Matthew 12:
 1 At that time Jesus went through the grain fields on the Sabbath. His disciples were hungry and began to pick some heads of grain and eat them.  2 When the Pharisees saw this, they said to him "Look! Your disciples are doing what is unlawful on the Sabbath."
 3 He answered, "Haven't you read what David did when he and his companions were hungry?  4 He entered the house of God, and he and his companions ate the consecrated bread—which was not lawful for them to do, but only for the priests.  5 Or haven't you read in the Law that on the Sabbath the priests in the temple desecrate the day and yet are innocent?  6 I tell you that one greater than the temple is here.  7 If you had known what these words mean, 'I desire mercy, not sacrifice,' you would not have condemned the innocent.  8 For the Son of Man is Lord of the Sabbath."

This is a theological discussion according to Jesus concerning the very nature of God and not just an infraction of a rule.  The Pharisees in true pendulumic fashion have made the Sabbath about measuring the performance of personal discipline.  They have been so focused on filling in with their technical noodling that the song has disappeared behind the scales they play.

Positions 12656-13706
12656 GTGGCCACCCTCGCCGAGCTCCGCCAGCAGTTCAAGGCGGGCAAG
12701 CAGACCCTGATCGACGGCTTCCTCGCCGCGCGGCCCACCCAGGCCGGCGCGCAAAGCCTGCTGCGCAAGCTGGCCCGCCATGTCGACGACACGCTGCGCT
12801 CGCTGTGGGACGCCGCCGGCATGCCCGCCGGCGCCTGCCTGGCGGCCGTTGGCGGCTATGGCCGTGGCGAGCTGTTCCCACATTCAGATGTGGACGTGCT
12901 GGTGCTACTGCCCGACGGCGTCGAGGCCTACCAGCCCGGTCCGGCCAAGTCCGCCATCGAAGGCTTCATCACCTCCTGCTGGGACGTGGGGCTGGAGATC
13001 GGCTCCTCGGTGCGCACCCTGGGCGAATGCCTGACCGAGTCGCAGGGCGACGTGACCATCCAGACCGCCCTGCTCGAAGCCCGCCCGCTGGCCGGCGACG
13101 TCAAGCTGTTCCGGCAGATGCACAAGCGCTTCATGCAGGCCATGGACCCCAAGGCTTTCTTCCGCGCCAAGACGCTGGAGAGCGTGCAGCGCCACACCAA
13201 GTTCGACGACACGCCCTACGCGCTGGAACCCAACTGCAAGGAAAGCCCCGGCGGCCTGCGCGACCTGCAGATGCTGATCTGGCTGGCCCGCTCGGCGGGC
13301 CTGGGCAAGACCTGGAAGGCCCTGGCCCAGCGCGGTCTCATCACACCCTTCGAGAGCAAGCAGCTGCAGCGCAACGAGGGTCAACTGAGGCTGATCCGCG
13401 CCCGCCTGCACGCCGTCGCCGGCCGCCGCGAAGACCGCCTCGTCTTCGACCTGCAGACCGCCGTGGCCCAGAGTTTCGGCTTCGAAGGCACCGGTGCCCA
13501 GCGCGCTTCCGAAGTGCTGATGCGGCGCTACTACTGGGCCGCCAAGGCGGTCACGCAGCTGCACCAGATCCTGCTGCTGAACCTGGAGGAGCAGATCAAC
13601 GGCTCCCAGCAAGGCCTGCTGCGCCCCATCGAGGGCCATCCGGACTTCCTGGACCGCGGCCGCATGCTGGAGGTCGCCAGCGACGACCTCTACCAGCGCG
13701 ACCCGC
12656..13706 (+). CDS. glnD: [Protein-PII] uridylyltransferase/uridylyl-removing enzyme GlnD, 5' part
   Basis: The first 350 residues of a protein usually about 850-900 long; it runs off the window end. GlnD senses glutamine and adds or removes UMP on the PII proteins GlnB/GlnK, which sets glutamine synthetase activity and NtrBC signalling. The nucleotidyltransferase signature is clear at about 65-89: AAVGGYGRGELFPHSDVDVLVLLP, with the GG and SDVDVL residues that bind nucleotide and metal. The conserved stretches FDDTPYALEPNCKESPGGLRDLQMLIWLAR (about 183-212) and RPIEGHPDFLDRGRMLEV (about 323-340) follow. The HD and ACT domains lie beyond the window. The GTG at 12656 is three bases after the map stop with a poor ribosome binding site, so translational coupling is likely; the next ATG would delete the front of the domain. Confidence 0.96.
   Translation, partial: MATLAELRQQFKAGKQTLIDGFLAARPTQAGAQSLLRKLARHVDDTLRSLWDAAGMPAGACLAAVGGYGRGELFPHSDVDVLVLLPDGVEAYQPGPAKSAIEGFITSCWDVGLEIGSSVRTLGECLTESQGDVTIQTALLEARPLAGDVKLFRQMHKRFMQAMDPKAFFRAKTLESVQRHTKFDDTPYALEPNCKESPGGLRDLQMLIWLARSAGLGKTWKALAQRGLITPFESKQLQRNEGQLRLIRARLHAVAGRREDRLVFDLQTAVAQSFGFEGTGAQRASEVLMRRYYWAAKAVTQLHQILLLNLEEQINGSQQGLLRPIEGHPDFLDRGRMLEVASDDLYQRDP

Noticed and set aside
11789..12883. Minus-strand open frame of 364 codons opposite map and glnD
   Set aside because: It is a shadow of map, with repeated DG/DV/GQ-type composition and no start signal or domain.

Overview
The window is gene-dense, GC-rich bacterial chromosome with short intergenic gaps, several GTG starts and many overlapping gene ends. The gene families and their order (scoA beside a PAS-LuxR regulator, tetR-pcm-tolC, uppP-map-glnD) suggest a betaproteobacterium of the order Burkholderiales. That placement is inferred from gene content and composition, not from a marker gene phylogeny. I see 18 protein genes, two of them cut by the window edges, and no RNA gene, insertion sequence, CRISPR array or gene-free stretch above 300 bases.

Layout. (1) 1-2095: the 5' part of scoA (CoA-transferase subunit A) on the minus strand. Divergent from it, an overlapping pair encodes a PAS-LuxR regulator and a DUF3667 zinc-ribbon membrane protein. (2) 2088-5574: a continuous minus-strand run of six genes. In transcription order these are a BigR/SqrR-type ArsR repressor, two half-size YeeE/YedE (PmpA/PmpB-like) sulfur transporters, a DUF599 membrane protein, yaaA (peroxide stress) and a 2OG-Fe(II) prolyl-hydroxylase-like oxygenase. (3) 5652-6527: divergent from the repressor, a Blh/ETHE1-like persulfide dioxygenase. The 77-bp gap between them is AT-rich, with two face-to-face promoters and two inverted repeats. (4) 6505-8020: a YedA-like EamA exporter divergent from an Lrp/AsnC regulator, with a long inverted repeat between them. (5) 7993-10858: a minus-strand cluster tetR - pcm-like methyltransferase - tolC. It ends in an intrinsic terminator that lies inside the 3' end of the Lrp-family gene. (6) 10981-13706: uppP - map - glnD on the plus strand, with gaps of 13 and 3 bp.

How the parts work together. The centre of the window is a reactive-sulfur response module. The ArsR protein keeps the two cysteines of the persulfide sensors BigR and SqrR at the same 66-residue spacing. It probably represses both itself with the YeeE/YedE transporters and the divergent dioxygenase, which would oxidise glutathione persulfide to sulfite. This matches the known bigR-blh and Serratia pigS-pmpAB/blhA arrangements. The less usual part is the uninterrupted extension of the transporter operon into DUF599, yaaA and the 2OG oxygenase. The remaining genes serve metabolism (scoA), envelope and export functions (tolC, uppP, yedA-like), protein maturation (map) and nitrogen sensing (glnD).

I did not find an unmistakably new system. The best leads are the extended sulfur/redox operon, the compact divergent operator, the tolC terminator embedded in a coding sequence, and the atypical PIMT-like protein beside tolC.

Jesus cuts out the excess and returns to the heart of God’s Creation song.  On the seventh day God rested.  What is Sabbath for?  Why are we invited into God’s Sabbath rest?

In the childhood song of Bible history, Jesus sings the verse about David and his pals walking in to the Temple and eating the holy bread.  Technically it was for the priests, but a unique situation arose.  David and his companions arrived at the Temple very hungry.  They were on assignment from the King and were famished. 

The priest did not have anything but the Bread of Presence, an offering put daily before God.  In poetic styling, the bread offered to God is shared mercifully with those who were not entitled to it.  Mercy is very much like that.

And then Jesus sings the next verse about the priests working in the Temple on the Sabbath, and not guilty of Sabbath-breaking.  Mercy understands the heart of the matter and expresses the truest melody.

Mark 2:
27 Then he said to them, "The Sabbath was made for man, not man for the Sabbath. 
Simply brilliant…  God created a pregnant pause in our life in which we could rest and be renewed by His friendship.  God created the Sabbath for us.  It was not all about Him.  It is a precious gift to His people.  Why do we want to reschedule our appointments with God?